In addition to Dr. Perera, who had represented Sri Lanka at the Geneva-based United Nations Human Rights Council (UNHRC), in March 2018, on the invitation of the late Foreign Minister Mangala Samaraweera, several other prominent civil society activists joined the discussion with the government. It would be pertinent to mention that the SLCC has quite justly accepted that it did not represent, what it called, the larger civil society and recognised themselves as a group of individuals, drawn from multiple sectors of society, religion, academia and non-governmental organisations, dedicated to a country established on the high sounding ‘ideals of pluralistic coexistence, human rights and justice’, but found nowhere in the world, especially not among the self-appointed good guys of the West. Just look at how they still treat their Blacks, especially by their famed law enforcers.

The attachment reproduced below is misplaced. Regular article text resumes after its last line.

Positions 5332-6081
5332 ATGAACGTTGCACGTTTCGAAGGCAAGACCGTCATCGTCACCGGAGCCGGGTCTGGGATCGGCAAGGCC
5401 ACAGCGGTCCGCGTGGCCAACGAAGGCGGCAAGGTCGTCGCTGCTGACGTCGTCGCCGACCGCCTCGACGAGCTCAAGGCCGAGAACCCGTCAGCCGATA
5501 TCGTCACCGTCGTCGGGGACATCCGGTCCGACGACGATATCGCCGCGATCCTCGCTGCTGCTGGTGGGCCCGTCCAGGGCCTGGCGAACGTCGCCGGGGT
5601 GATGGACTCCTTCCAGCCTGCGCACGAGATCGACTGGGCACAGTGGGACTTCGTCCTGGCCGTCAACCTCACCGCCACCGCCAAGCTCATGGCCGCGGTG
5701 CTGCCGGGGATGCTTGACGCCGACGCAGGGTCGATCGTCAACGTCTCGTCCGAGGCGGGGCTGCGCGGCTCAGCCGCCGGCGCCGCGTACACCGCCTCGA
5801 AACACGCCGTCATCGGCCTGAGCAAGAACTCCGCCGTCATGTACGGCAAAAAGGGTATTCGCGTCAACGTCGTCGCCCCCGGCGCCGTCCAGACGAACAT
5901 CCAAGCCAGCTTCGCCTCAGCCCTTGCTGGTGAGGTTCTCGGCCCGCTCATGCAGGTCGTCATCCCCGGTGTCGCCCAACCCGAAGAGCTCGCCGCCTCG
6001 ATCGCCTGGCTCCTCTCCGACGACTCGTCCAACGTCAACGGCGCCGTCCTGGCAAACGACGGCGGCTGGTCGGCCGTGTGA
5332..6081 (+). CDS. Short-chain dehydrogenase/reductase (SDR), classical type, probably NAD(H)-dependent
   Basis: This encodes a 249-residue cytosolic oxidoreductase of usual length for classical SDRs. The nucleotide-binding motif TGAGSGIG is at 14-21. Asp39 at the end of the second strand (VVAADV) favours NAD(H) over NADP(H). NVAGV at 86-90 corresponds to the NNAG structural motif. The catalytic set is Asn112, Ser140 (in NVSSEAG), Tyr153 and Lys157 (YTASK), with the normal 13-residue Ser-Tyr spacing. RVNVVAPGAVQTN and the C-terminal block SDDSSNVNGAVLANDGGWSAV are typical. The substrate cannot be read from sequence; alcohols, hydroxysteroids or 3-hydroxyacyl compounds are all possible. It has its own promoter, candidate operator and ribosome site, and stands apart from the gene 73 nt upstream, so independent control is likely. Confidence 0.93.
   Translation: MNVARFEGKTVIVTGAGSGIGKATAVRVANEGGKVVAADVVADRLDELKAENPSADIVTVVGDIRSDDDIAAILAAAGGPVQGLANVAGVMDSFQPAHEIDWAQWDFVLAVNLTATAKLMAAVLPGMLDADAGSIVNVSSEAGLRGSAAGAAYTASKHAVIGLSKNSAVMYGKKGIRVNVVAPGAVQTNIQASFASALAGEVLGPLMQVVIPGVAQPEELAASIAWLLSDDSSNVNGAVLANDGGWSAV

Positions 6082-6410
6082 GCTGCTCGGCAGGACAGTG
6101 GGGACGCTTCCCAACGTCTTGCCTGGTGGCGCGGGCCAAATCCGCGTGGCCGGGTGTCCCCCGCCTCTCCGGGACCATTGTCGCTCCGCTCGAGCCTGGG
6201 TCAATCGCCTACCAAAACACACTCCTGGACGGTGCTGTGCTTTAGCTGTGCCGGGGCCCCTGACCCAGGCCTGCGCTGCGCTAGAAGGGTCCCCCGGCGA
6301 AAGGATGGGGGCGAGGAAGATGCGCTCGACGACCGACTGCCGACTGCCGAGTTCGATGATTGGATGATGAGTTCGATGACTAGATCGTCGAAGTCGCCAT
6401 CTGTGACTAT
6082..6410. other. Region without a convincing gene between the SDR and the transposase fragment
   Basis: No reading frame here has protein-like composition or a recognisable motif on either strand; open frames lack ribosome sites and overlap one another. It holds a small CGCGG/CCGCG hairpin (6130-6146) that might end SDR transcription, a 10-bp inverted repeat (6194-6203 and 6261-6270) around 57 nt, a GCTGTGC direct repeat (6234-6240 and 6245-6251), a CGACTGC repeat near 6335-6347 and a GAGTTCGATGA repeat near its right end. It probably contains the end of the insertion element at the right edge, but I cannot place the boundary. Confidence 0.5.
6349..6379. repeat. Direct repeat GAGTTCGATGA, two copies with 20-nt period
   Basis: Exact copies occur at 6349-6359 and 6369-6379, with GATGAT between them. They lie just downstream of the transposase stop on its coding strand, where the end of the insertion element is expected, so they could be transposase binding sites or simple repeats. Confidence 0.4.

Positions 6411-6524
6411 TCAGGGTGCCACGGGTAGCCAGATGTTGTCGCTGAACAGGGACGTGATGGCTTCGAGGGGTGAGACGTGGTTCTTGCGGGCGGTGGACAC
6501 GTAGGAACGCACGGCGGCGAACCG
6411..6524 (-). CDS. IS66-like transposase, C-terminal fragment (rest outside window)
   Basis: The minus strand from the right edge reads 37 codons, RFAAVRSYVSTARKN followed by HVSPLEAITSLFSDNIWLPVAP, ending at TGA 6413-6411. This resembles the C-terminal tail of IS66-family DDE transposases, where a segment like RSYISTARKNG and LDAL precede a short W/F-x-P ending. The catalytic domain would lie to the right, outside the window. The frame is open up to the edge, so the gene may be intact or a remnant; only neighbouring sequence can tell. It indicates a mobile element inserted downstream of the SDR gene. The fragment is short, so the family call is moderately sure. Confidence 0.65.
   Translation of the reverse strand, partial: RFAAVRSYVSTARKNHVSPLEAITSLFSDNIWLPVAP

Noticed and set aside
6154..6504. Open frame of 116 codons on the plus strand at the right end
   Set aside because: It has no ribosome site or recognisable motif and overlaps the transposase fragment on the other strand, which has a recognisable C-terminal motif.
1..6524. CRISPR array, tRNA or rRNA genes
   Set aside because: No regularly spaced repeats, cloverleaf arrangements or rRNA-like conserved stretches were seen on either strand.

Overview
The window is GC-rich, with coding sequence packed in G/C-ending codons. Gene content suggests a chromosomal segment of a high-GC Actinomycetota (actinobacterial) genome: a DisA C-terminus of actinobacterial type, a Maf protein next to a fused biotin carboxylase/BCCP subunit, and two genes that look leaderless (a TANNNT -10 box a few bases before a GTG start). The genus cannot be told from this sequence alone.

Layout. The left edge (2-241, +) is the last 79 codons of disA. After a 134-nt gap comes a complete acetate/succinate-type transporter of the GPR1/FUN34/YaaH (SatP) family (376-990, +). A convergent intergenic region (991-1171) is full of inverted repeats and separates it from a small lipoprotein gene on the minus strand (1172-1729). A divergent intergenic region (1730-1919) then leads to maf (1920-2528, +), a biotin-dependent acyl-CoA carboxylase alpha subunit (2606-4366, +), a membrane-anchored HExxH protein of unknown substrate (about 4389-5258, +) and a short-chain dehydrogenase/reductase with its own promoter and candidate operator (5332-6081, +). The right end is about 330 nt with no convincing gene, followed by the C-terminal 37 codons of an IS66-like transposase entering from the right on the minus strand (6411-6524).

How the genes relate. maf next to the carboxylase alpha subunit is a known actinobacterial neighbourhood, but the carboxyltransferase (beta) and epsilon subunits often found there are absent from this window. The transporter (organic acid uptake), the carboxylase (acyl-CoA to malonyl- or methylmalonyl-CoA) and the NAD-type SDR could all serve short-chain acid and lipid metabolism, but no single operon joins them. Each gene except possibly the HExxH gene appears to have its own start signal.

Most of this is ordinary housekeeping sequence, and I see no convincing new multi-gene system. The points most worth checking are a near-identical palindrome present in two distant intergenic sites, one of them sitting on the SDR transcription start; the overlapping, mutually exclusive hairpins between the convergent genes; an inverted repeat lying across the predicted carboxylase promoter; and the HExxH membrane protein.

The SLCC comprises (1)Ven. Kalupahana Piyaratana Thera – Inter religious Alliance National Unity, Chairman, Human Development Edification Centre working for peace Reconciliation and Ecology for more than 25 years. Peace activist for more than two decades (2) Bishop Asiri Perera – Retired Bishop/President of Methodist Church (3) Rev. Fr. C.G. Jeyakumar – Parish Priest Ilavalai and Lecturer at the Jaffna Major Seminary, Human Rights Activist (4) Dr. Joe William – Founder member and Chairman of National Peace Council, Director, Centre for Communication Training and Convenor, Alliance for Justice (5) Prof. T. Jayasingam – Director NPC, former Vice Chancellor of Eastern University and former member, Public Service Commission of the Eastern Provincial Council (6) Prof. Kalinga Tudor Silva – Professor Emeritus Dept of Sociology, University of Peradeniya (7) Dr. Dayani Panagoda – Social Activist, former director of Secretariat for Coordinating the Peace Process and Lecturer, former member of the Official Languages Commission (8) Ms. Visaka Dharmadasa – Peace Activist, Chair of Association of War Affected Women (9) Dr. Jehan Perera – Executive Director of NPC (10) Dr. P. Saravanamuttu – Founder and Executive Director, Centre for Policy Alternatives (11) Hilmy Ahamed – Vice President, Muslim Council of Sri Lanka, Civil activist with 35 years of communicating on issues of Peace and Justice, Chairman of Young Asia Television (12) Sanjeewa Wimalagunarathna – Former Director of Secretariat for Coordinating Reconciliation Mechanisms (13) Rohana Hettiarachchi – Executive Director PAFFREL (14) Javid Yusuf – Former Ambassador to Saudi Arabia, former Principal, Zahira College and Founder member and Governing Council member, National Peace Council NPC (15) Varnakulasingham Kamaladas – President, STA Solidarity Foundation, Vice President Batticaloa-Ampara Hindu Temples Federation, former President of Inland Association of Non-Governmental Organisations (INAYAM) Batticaloa, and (16) Ms. Sarah Arumugam – Human Rights Lawyer.